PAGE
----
'Terrorism and Tyranny' by James Bovard

'DNA: The Secret of Life' by James Watson

'Revere Beach Elegy' by Roland Merullo

'Advice to a Young Contrarian' by Christopher Hitchens

'In the Shape of a Boar' by Lawrence Norfolk

'The Complete Letters of Oscar Wilde' Edited by Merwin Holland

'Martin Baumann' by David Leavitt

'The Golden Age' by Gore Vidal

'Waineright the Poisoner' by Andrew Motion

'The Book of Revelation' by Rupert Thomson

'Dreams of Dreams' by Antonio Tabucchi

'Consolations of Philosophy' by Alain de Botton

'Apologizing to Dogs' by Joe Coomer

'We Can Report Them' by Michael Brodsky

'The Young John Muir' by Steven J. Holmes

'Soft!' by Rupert Thomson

The Boston Globe, October 29, 2000

Nuggets fuel Vidal's 'Golden Age

The Golden Age
Gore Vidal
Doubleday
467 pp. $27.50


ore Vidal's "The Golden Age" lasts a mere fourteen years. It opens with the Roosevelt-Willkie election of 1940 and ends just after the Korean War (a brief coda brings us up to the millennium celebrations). In between we have Eleanor and Franklin, the Second World War, a much-abused Harry Truman, the rise and instantaneous fall of the 1950s, and a plot so thin it could be told on a Post-it. The book's strength is Vidal's grasp of American history, while its limitation is his familiar habit of putting his opinions into the mouth of any passing character. But as Oscar Wilde said when similarly criticized, "What does it matter when the talk is so good?"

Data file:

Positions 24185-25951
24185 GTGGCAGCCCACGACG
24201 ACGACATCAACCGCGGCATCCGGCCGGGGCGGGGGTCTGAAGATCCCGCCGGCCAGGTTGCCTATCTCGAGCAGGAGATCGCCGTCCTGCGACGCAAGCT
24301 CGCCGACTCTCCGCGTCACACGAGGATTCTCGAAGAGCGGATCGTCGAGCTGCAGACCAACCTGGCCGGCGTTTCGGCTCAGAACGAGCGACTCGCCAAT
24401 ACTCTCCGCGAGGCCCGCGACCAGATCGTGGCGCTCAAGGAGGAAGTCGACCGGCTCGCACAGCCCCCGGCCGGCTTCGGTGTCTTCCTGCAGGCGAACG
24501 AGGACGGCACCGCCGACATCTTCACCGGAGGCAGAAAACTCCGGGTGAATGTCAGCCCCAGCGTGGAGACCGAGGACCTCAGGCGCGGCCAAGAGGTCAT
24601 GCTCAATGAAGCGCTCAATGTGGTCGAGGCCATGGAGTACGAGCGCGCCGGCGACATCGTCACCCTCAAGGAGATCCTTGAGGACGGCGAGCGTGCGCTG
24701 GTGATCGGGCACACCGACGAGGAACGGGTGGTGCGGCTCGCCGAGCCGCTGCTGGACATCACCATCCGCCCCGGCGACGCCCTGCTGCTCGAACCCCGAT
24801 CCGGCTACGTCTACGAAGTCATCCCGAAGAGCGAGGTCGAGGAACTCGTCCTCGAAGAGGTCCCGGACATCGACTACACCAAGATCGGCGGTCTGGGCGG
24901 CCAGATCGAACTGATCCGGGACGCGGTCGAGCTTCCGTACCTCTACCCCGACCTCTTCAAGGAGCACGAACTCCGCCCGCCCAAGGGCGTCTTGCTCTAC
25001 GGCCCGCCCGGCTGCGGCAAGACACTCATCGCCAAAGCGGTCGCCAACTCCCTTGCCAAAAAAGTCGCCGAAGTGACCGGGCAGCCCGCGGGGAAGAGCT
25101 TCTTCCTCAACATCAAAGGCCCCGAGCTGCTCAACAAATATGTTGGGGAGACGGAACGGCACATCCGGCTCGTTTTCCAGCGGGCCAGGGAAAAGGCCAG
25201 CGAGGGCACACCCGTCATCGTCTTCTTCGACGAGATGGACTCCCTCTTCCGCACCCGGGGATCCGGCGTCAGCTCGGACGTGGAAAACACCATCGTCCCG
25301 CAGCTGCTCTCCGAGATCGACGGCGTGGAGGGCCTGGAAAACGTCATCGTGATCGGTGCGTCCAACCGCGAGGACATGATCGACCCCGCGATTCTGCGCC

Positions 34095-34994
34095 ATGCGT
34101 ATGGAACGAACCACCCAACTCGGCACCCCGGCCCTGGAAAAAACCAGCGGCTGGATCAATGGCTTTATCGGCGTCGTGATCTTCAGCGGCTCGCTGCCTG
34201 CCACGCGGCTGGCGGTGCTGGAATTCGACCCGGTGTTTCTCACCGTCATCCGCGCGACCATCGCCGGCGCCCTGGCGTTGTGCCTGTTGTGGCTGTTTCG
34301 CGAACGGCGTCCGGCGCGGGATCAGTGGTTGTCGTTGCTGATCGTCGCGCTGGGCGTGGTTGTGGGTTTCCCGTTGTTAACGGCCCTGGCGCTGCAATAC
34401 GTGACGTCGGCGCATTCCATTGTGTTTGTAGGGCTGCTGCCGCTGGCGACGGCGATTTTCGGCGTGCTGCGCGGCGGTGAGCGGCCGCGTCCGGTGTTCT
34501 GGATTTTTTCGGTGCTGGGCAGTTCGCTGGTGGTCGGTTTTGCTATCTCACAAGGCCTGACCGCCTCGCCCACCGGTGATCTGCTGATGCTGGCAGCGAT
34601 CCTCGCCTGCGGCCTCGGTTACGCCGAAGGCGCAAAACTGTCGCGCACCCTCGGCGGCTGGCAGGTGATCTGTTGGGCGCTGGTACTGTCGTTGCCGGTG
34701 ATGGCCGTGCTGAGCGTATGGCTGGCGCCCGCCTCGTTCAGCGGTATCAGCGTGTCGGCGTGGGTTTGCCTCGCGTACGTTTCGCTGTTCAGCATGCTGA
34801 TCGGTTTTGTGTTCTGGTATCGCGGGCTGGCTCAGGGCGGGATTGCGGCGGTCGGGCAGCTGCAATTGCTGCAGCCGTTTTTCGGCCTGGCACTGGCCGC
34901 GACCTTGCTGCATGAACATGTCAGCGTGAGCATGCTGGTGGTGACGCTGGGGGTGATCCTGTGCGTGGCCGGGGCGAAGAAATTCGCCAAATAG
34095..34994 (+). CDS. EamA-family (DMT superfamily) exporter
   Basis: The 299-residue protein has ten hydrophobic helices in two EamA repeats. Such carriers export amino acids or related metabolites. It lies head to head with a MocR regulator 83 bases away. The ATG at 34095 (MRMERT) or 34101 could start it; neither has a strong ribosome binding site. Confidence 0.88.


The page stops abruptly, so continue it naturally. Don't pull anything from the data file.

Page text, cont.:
The seventh and concluding volume in Vidal's fictional history of the United States, which began with "Burr" in 1973, "The Golden Age" is evenly divided between Roosevelt's war and Truman's peace. While uncertain what to make of FDR, Vidal jumps with both feet on poor Harry S. His Truman is a muddler, a weak man whose need to swagger gave us Hiroshima and Nagasaki in the face of Japanese motions to surrender, and whose misreading of the Soviet threat led to the Korean War, the McCarthy era, the Loyalty Review Board of 1947, and the militarization of American society, still in effect.

One of Vidal's peculiarities, given the scathing things he says about his historical figures when they're not in the room, is his skill at drawing them when they are. Seen up close, his FDR is effortlessly charming, sharp-eyed, in full command of events. Behind his back Vidal argues that Roosevelt manipulated the Japanese into bombing Pearl Harbor (right up until the bombs fell, 80 percent of the US population opposed entering the war). For Vidal, Roosevelt's unilateral, unconstitutional decision to bring the United States into the war had little to do with saving France or England, and nothing to do with crushing Germany, but rather was an opportunity to seize from all three control of world affairs.

It is often said that Vidal's essays are better than his novels, and certainly the first half of "The Golden Age" makes every effort to drive that argument home. His writing can be startlingly Dick-and-Jane-like ("There was a rap at the door. It was Mrs. Roosevelt. Caroline and Tim rose."). But the charming portraits are sprinkled throughout like raisins in the bran. (Eleanor has been to see a doctor about her blood. Franklin asks, "But what did he have to say about that big fat ass of yours?" Eleanor replies, "I'm afraid, dear, you were never mentioned.") More to the point, a great deal of good history is conveyed, particularly Vidal's dramatic account of the 1940 and 1944 conventions and Roosevelt's Fourth Inaugural Address.